The Restoration of Villa Borghese and Villa Torlonia
November 16, 2012
Mare Nostrum Launches
February 16, 2020
Silent Architecture: Italian Architectural Beauty
Where: American Institute of Architects - Washington, DC Chapter
District Architecture Center 421 7th Street, NW Washington, DC 20004
Metro: Gallery Place-Chinatown (Red, Yellow and Green lines).
When: Tuesday, March 28, 2017 6:30-8:00 pm
Tickets: Students and Assoc. AIA members, $10; AIA, DAC and SMATCH members, $15; Non-members, $35. Register online at AIADC-calendar or purchase tickets at the door.
Noted Italian architect and urban designer Pier Carlo Bontempi will describe the classic beauty of Italian architecture, focusing on the serenity, robustness, economy and elegance of traditional buildings and their settings. He will present his views on how this beauty should have been reflected in the reconstruction of buildings in the decades following the Second World War and how it should be reflected in buildings today and in the future.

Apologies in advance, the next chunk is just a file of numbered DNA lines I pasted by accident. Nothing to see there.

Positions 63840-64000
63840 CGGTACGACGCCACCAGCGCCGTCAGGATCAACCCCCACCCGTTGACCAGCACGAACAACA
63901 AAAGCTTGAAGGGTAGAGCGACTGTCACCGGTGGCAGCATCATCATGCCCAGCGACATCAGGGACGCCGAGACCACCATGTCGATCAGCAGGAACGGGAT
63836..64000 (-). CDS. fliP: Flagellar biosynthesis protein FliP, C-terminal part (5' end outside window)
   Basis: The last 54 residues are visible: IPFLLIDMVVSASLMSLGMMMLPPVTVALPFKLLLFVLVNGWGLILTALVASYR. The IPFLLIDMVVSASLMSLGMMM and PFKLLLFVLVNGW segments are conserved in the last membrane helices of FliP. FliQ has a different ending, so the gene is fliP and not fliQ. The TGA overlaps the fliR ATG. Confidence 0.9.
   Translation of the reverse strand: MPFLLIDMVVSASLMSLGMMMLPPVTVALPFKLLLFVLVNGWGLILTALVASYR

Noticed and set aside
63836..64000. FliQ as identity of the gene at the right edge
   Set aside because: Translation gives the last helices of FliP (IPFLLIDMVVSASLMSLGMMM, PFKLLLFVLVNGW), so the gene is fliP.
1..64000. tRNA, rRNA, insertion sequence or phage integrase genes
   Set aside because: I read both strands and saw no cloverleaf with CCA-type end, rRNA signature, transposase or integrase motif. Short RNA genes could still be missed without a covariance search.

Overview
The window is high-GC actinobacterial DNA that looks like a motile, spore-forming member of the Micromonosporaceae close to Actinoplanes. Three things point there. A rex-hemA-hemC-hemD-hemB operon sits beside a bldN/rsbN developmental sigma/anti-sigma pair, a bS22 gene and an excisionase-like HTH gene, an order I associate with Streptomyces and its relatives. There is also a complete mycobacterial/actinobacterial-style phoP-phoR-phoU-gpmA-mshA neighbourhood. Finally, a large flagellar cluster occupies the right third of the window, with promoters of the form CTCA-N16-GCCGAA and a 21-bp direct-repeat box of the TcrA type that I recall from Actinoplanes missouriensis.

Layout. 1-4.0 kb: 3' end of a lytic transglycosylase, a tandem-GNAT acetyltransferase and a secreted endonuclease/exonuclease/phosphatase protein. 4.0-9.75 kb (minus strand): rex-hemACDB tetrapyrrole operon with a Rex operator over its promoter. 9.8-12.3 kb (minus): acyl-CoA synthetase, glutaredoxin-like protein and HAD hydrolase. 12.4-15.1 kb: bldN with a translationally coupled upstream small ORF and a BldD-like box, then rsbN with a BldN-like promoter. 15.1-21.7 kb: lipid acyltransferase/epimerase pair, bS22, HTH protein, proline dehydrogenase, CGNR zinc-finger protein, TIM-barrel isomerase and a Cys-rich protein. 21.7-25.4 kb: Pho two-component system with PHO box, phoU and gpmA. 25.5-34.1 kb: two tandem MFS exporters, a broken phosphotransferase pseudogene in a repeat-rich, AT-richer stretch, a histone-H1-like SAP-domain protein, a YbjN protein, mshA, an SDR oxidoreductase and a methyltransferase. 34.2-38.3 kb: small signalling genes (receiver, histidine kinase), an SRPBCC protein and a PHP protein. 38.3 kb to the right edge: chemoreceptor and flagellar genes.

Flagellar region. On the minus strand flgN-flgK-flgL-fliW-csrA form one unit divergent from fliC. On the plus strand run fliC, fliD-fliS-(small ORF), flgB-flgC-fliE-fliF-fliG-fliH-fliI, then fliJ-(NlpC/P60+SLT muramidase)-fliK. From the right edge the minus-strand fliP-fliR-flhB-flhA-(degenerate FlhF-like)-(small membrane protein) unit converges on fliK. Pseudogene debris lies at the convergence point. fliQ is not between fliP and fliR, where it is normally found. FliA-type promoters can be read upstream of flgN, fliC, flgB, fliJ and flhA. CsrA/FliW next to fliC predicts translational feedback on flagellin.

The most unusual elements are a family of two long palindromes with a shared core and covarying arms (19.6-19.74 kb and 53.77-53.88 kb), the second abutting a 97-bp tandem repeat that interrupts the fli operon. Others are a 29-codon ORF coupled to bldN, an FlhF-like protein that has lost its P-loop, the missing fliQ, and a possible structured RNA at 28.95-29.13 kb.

Mr. Bontempi will discuss concepts and show examples of how the continuation of Italian architectural traditions can be realized in new buildings through color, materials, form and design. He practices, and advocates for, an approach he says can be thought of in a larger way as a type of “silent architecture”: new buildings that respect and provide continuity with the past while accommodating modern needs.
Embodying the highest ideals of traditional classical and vernacular architecture in contemporary society can lead to positive cultural, environmental and artistic impacts. Buildings that are seamlessly woven into the urban fabric encourage conservation and continued investment rather than consumption and waste.
Bontempi, whose firm is located outside Parma, Italy, is widely recognized for his achievements in traditional architecture and urban design. He is the recipient of the 2014 Richard H. Driehaus Prize from the School of Architecture at the University of Notre Dame; a Palladio Award (2008); and a Charter Award from the Congress for New Urbanism (2001).